In 1382, Circassian slaves took the Mamluk throne, the Burji dynasty took over and the Mamluks became a Circassian state. The Mongols, who started invading the Caucasus in 1223, destroyed some of the Circassians and most of the Alans. The Circassians, who lost most of their lands during the ensuing Golden Horde attacks, had to retreat to the back of the Kuban River. In 1395 Circassians fought violent wars against Tamerlane, and although the Circassians won the wars, Tamerlane plundered Circassia.
- Arrian (89 -146) mentions a king of Zichia (West Circassia) named Stachemfak.
- 1237: Historian Rashid-ad-Din in the Persian Chronicles, wrote that the Circassian king Tukar was killed in battle against the Mongols.
- 1333: In his letter to the king of Zichia, Verzacht (Adyghe : Фэрзахт, Ferzakht ), Pope John XXII thanks the Governor of Circassians for his assistance in implementing the Christian faith among the Circassians. Verzacht's power and status was so high that his example was followed by the rest of the Circassian princes: They took the Roman Catholic faith.
- 1471: A contract was signed between the ruler of Circassia and the ruler of Caffa, naming another ruler of Zichia - "Petrezok (Adyghe : Пэтэрзэкъо, Peterzeqo ), the paramount lord of Zichia". Under the contract, Zichia would supply large quantities of grain to Caffa.
Prince Inal is called the "Prince of Princes" by Circassians and Abkhazians, because he united all Circassian tribes and established the Circassian state. According to belief, Inal is the ancestor of Kabardian, Besleney, Chemguy and Hatuqwai tribes.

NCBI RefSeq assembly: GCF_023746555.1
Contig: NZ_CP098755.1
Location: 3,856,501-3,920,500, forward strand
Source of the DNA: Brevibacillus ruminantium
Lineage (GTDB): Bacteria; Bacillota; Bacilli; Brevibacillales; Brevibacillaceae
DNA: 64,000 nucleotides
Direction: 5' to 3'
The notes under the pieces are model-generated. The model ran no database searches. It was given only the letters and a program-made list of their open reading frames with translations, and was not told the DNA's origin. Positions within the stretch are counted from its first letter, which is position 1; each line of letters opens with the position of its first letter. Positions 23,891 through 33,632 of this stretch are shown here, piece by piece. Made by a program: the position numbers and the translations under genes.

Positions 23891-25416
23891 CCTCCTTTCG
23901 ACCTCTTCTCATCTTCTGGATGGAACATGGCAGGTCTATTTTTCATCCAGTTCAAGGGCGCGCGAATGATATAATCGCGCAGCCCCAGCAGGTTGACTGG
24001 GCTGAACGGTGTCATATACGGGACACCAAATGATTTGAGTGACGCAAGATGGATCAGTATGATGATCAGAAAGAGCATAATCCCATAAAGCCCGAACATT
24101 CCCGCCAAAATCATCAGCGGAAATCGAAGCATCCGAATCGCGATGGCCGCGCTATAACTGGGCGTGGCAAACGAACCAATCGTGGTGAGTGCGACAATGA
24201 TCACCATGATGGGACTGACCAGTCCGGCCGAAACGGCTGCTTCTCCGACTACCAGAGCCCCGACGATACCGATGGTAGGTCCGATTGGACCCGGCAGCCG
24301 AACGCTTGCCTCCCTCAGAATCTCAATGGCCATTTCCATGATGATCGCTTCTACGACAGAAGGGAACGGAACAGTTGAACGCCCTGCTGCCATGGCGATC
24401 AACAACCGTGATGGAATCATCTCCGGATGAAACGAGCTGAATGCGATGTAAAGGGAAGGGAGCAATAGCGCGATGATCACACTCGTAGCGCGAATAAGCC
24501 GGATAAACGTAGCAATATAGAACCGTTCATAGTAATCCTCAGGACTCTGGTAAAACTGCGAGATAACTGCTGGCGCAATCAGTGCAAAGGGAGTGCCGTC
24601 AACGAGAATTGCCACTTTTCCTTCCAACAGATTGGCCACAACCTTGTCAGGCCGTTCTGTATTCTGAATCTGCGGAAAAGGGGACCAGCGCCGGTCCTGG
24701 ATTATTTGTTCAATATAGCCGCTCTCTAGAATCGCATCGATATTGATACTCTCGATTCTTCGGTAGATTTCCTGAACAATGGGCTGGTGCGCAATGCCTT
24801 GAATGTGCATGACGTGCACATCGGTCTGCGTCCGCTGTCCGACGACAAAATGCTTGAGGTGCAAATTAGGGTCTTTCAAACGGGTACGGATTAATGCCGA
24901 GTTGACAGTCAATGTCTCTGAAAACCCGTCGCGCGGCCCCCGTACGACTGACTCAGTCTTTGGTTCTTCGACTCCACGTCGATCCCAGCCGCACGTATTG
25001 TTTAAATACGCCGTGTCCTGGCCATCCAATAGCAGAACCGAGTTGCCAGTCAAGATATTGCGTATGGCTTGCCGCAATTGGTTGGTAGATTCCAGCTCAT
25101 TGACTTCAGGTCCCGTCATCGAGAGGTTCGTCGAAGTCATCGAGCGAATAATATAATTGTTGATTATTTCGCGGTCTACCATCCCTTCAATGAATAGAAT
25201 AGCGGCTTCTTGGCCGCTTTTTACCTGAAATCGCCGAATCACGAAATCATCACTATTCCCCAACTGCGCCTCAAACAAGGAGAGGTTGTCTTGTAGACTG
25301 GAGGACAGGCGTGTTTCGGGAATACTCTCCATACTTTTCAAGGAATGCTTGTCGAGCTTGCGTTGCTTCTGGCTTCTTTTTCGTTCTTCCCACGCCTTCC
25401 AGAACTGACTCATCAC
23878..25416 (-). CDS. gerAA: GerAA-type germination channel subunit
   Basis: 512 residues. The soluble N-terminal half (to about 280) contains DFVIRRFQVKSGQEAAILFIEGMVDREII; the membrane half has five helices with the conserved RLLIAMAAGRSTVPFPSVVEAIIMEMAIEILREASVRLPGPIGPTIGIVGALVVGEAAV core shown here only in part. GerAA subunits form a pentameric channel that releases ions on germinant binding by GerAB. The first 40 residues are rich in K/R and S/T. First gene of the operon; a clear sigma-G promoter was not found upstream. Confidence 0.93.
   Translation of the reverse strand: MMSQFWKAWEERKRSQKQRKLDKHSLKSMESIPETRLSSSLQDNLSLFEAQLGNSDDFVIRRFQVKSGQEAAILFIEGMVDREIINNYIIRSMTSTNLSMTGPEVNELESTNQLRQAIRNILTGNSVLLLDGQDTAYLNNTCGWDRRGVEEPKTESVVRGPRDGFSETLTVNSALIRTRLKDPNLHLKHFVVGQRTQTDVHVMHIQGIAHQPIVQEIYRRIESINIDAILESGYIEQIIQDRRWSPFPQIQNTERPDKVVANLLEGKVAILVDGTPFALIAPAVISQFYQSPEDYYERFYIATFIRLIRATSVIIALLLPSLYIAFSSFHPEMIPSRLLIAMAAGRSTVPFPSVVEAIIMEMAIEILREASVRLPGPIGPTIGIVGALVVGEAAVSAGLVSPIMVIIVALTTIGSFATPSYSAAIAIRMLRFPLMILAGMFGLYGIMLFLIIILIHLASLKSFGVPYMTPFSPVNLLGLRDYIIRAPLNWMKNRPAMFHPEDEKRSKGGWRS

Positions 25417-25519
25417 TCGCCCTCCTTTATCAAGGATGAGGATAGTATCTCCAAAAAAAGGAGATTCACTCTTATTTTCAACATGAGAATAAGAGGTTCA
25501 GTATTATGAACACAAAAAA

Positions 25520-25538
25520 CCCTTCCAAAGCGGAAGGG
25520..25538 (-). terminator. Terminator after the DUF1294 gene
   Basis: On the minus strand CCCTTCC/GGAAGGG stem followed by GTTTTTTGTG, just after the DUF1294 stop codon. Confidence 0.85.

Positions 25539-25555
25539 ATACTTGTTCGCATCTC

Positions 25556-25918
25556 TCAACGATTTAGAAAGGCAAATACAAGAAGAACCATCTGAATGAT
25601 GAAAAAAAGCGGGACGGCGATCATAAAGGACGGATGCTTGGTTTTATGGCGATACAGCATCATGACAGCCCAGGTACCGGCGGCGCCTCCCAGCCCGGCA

Inal, who during the 1400s owned land in the Taman peninsula, established an army consisting mostly of the Khegayk tribe and declared that his goal was to unite the Circassians, which were divided into many states at that time, under a single state, and after declaring his own princedom, conquered all of Circassia one by one.
Circassian nobles and princes tried to prevent Inal's rise, but in a battle near the Msimta River, 30 Circassian lords were defeated by Inal and his supporters. Ten of them were executed, while the remaining twenty lords took an oath of allegiance and joined the forces of Inal's new state. Inal, who ruled Western Circassia, established the Kabarda region in Eastern Circassia in 1434 and drove the Crimean Tatar tribes in the Circassian lands to the north of the Kuban River in 1438, and as a result of his effective expansions, he was ruling all of the Circassian land.
The capital of this new Circassian state founded by Inal became the city of Shanjir, built in the Taman region where he was born and raised. Although the exact location of the city of Shanjir is unknown, the most supported theory is that it is the Krasnaya Batareya district, which fits the descriptions of the city made by Klarapoth and Pallas.
Although he united the Circassians, Inal still wanted to include the couin people, the Abkhaz, in his state. Abkhaz dynasties Chachba and Achba announced that they would side with Inal in a possible war. Inal, who won the war in Abkhazia, officially conquered Northern Abkhazia and the Abkhaz people recognized the rule of Inal, and Inal finalized his rule in Abkhazia. One of the stars on the flag of Abkhazia represents Inal.